Money & Company

Tracking the market and economic trends
that shape your finances.

« Previous Post | Money & Company Home | Next Post »

What is inside trading? Depends who you ask

January 13, 2011 | 11:07 am

A new survey of financial industry insiders shows the divisions in the industry about what exactly constitutes insider trading.

TABB Group asked 112 financial industry employees about the government's current probe of insider trading facilitated by so-called expert networks, which have been accused of providing non-public information to hedge funds and other big investors.

In one of the clearest signs of uncertainty among respondents, 59% said that stock analysts should be allowed to go to an outlet of a company they are following and ask about sales at the store. The other 41% said that doing so was unacceptable.

The survey found that 29% of those polled said it was unacceptable for an analyst to go to a store and ask about the sales of a specific product, while 71% said that would not be a problem.

A significant majority of the respondents said the rules are not clear enough on what analysts and experts should be allowed to collect and pass along to investors.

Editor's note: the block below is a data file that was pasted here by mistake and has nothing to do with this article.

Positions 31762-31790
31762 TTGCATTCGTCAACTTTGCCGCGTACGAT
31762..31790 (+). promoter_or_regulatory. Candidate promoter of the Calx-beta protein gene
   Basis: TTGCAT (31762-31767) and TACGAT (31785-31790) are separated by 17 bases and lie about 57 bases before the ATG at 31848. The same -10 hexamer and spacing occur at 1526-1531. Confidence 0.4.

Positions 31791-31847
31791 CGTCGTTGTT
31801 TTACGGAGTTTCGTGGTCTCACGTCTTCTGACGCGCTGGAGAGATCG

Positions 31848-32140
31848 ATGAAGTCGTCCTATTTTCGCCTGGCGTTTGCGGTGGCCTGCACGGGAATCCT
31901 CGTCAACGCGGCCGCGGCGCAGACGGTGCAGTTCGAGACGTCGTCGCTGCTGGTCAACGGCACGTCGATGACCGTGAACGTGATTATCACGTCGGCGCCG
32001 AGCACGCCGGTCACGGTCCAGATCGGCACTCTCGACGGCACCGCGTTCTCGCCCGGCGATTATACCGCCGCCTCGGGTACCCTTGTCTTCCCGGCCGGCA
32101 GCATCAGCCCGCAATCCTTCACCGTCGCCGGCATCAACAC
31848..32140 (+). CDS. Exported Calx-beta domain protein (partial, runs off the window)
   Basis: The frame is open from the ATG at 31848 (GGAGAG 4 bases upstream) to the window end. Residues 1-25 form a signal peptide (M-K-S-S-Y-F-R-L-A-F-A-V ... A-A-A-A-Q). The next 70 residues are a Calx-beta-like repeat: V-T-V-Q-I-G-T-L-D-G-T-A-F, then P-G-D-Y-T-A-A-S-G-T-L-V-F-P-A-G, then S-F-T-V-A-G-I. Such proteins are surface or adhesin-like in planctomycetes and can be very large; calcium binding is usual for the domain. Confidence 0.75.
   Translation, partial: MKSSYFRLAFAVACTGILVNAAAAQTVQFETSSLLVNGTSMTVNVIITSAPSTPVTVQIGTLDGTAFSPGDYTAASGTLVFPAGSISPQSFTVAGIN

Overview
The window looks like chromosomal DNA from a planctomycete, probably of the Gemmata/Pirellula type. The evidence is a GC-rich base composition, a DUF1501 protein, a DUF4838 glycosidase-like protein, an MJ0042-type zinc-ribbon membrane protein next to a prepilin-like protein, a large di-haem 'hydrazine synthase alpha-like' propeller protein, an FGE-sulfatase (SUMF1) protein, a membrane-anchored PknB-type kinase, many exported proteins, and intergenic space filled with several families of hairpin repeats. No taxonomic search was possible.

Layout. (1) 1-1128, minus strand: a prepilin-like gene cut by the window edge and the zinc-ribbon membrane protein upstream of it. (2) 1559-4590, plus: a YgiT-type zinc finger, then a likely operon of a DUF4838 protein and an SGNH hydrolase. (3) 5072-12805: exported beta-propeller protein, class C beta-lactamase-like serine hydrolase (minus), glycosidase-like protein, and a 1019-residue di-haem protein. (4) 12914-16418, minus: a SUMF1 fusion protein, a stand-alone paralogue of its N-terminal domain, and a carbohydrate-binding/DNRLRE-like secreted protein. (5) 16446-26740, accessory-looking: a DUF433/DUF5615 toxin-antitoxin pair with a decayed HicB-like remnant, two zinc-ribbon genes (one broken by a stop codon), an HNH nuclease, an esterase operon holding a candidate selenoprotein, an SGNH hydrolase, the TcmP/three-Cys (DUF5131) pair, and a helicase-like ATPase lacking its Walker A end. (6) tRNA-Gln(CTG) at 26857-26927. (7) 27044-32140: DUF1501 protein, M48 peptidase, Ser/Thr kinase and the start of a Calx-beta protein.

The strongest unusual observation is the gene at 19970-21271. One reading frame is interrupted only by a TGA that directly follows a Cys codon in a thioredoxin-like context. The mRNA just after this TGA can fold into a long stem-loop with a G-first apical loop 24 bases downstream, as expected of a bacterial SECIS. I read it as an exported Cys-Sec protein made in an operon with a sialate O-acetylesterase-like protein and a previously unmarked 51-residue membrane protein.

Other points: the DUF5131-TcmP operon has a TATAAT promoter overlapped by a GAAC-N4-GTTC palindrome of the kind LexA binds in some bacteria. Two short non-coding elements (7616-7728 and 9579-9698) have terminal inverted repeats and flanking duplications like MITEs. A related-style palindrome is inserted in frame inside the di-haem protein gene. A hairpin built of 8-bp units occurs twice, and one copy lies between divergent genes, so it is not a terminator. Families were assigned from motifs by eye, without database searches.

So far, most of the people arrested in the government's current probe have been analysts and experts from public companies who are accused of passing along non-public information. Arrests of people on the other side of the transaction -- the investors -- are anticipated in the coming weeks.

The poll suggests that most industry insiders pin the blame for the current problems on the expert networks, rather than on the investors who go to these networks for information. In the poll, a majority said they believe that the government is unlikely to arrest many of these investors in the future.

-- Nathaniel Popper in New York

Comments 

Advertisement










Video